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Tonight, the City Council will take up an anti-discrimination ordinance, sponsored by Councilman Brian Spencer. He’s not trying to reinvent the wheel here — dozens of other Florida cities and counties have already passed similar legislation.

The simple principle at the heart of the ordinance is one that has formed the cornerstone of our democracy for more than two hundred years; that is so integral to who we are as Americans that it was codified in our founding document: that all men (and women) are equal. Though basic, it’s a principle with which we as a nation continue to struggle; a standard to which we continue to aspire.

This ordinance says two things, basically: that we as a community don’t discriminate, in housing or in employment or in public accommodations, on the basis of age, race, color, religion, disability, military status, ancestry, national origin, place of birth, marital status, familial status, sex, gender identity or expression, or sexual orientation; and that those who feel they’ve been discriminated against have the right to fight it out in court. That’s it. No burdensome enforcement provisions, no cost.

This is opportunity for Pensacola to lead; to be on the right side of history; and to send a clear message that we are a community which values diversity and equality more than we value the right to discriminate. But this isn’t just an issue of humanity. It’s an economic issue. The businesses we are hoping to bring to Pensacola understand that diversity is a strength. So do the next generation of talented young people that we’re hoping to attract and retain. To put it crassly, discrimination is going out of style, and the longer we keep it around, the more damage it will do to our city’s economic prospects.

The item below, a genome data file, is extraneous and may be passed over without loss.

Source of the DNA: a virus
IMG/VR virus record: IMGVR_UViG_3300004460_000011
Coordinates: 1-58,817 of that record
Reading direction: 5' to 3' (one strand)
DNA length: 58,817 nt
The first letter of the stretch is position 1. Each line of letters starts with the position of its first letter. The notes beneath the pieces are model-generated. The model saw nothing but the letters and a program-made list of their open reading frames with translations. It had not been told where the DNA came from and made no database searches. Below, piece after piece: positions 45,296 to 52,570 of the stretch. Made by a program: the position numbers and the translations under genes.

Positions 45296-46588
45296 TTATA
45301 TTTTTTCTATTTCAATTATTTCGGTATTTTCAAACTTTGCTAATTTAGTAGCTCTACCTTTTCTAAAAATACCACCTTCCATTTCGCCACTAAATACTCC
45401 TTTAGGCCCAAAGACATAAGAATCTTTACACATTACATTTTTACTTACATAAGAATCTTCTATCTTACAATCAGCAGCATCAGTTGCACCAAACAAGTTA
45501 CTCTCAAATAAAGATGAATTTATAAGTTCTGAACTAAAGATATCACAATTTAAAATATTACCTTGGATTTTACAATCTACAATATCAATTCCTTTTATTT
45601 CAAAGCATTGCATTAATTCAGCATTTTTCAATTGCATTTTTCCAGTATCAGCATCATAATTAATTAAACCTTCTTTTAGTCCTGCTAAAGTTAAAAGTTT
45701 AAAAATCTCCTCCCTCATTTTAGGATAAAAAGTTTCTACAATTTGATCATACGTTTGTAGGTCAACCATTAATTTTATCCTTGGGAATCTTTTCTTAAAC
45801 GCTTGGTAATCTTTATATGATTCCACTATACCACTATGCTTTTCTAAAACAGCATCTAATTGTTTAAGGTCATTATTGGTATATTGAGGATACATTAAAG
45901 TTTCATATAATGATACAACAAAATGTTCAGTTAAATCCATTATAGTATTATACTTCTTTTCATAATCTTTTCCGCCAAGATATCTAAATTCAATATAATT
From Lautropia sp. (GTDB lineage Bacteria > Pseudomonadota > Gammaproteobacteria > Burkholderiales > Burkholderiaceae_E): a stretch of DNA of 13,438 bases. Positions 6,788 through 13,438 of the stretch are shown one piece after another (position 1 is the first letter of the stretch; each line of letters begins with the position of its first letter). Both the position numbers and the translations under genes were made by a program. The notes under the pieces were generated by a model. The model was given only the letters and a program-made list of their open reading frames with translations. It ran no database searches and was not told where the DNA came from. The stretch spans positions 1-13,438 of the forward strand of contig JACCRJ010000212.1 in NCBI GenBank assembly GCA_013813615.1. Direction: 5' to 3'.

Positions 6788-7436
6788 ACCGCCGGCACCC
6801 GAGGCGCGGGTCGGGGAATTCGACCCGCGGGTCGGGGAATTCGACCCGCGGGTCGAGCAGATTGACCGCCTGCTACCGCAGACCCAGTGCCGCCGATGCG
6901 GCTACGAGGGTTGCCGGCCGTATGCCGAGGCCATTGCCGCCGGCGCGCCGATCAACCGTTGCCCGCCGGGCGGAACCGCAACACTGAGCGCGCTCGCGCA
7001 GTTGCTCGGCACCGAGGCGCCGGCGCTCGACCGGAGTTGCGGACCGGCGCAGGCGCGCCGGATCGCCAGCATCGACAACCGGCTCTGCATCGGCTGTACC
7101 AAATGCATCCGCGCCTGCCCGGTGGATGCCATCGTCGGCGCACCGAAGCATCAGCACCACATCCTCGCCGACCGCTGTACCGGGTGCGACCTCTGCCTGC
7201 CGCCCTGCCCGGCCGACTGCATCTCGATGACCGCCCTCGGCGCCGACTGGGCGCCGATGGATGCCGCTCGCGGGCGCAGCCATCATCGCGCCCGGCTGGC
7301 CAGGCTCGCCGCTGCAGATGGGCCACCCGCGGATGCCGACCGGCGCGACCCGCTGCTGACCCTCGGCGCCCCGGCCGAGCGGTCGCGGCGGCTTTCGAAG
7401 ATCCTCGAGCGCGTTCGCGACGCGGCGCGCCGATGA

Sadly, there are still those in our society who cherish the right to discriminate than they do fundamental American values like equality. They’re sure to be heard tonight. Afraid of potential lawsuits, some in the business community may oppose the measure, placing their own interests above those of our community. I hope the Council chooses to lead, if for no other reason than that it’s the right thing to do.

That said, I know that given our city’s history, this ordinance might not pass tonight. But it will pass, at some point — because love will always prevail over hate, and hope will always prevail over fear. Slowly, but surely, we as a community and we as a nation will live up to the promise signed by 56 patriots in the summer of 1776:

We hold these truths to be self-evident, that all men are created equal, that they are endowed by their Creator with certain unalienable Rights, that among these are Life, Liberty and the pursuit of Happiness.

 

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